Law enforcement leaders stress importance of positive community-police interaction

By Joseph Helean
Contributing Writer

Public safety is important to everyone in a community. No matter where it is or the population size, people want and expect a basic level of public safety and behavior from their law enforcement officers and institutions. The University of Alabama and surrounding Tuscaloosa community are no different.

There are countless public events throughout the year in Tuscaloosa. The University’s sporting events draw hundreds of thousands of people to Tuscaloosa each year for things like football, gymnastics, basketball and more. These large gatherings of people mean that the University has to put certain measures in place to try and ensure public safety with as little interference with the public as possible. Of course this is not something unique to UA by any means.

Most large public events these days have at least some level of police presence. Many people are so used to police outside and among events on the Alabama campus that they don’t even notice them anymore.

UA senior Joseph Kruszka said, “I only really note the police presence on game day because it’s so large.”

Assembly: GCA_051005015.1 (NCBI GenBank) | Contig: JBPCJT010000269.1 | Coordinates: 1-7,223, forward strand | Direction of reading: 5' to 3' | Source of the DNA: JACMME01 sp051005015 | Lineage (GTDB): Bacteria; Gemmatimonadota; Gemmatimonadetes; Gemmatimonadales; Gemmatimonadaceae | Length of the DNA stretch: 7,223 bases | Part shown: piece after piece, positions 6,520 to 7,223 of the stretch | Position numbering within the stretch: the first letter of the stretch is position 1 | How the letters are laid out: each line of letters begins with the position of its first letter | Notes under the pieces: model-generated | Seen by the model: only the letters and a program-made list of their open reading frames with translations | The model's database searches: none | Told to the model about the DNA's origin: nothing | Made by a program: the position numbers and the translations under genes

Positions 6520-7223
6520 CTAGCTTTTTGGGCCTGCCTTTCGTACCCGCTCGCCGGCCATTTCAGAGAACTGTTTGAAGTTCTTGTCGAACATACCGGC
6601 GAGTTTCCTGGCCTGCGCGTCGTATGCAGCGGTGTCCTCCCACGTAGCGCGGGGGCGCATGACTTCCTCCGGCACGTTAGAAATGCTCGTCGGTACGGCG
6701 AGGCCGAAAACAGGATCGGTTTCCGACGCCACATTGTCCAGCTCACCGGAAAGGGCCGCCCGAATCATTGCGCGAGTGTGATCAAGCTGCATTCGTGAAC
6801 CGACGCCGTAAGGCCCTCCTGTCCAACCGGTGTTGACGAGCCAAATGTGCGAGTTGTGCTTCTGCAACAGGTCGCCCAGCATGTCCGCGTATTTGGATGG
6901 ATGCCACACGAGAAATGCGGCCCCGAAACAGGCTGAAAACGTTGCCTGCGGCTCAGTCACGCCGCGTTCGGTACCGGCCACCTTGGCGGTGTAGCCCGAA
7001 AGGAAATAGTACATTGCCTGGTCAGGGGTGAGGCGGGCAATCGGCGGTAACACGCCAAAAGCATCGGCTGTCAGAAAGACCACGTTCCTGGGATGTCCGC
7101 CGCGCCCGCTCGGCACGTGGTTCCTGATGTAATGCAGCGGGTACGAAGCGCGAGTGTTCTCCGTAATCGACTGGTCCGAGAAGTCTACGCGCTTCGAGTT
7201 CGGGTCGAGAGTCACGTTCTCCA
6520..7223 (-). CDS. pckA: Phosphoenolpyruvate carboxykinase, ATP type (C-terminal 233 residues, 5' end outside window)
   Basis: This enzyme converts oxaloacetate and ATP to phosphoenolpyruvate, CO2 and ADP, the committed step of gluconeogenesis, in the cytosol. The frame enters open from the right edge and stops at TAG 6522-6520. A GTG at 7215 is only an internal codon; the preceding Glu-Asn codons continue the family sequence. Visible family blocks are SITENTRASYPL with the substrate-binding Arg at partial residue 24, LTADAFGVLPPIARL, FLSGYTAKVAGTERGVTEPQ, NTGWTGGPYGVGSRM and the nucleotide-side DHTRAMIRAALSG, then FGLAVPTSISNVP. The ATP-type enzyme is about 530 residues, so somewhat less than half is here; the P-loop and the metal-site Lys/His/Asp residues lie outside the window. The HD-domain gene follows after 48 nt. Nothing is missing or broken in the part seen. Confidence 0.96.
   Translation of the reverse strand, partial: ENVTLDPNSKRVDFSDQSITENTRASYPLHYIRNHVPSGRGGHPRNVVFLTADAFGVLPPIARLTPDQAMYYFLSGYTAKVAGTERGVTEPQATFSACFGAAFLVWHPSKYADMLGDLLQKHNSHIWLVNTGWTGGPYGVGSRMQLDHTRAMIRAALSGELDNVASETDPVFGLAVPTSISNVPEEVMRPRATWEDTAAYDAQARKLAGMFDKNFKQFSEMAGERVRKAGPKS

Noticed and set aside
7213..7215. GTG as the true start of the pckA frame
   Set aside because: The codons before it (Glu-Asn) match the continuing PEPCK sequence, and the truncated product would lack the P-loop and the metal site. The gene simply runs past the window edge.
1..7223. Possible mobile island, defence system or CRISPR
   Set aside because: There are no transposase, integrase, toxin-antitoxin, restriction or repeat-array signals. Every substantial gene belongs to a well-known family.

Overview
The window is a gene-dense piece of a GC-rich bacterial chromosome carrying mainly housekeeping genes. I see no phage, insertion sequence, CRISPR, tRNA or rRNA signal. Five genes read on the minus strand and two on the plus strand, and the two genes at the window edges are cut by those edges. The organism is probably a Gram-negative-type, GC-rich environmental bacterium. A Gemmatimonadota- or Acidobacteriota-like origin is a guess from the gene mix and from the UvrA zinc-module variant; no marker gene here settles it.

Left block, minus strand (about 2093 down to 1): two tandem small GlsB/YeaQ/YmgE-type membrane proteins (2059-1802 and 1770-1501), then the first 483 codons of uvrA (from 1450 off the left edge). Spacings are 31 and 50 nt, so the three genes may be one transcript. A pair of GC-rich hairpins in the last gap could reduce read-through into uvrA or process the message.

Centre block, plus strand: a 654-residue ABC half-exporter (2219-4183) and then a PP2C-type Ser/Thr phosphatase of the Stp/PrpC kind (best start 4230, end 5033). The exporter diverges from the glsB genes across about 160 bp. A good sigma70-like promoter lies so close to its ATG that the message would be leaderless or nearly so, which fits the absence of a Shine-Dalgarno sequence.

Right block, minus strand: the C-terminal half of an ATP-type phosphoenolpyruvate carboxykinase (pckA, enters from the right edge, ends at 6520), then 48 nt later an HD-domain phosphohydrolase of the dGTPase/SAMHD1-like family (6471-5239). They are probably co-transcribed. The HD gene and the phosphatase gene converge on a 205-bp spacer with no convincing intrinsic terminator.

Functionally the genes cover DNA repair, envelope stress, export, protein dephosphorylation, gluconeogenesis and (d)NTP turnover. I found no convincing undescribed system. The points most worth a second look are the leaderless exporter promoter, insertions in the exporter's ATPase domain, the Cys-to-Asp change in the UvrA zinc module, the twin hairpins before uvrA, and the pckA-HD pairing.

Both police and students on the UA campus believe the general relationship between students, Tuscaloosa residents and police is good. However recent events in the national headlines have made some people in Tuscaloosa question and demand answers from those in charge of Tuscaloosa law enforcement.

The deaths of Eric Garner and Michael Brown at the hands of police have dominated headlines for the last several months. Its lead to people all across the United States questioning the practices and attitudes of the people meant to protect and serve the public. Tuscaloosa is no different. There have been several town hall-type forums around the city since the events of Ferguson, Missouri, and Staten Island, New York became front-page news.

At one such meeting Tuscaloosa Police Chief Steve Anderson acknowledged that both the public and police, in all communities, could do more to improve their relationships, especially in minority communities.

“At the end of the day, we may not agree, but if we give people an opportunity to voice their concerns, and their opinions and actively listen and engage and come up with solutions,” Anderson said.

Sheriff Ron Abernathy said it’s also about forming relationships between the community and their police.

“My No. 1 thing that I tell every single (police officer)… is, ‘your job here is to help people.’”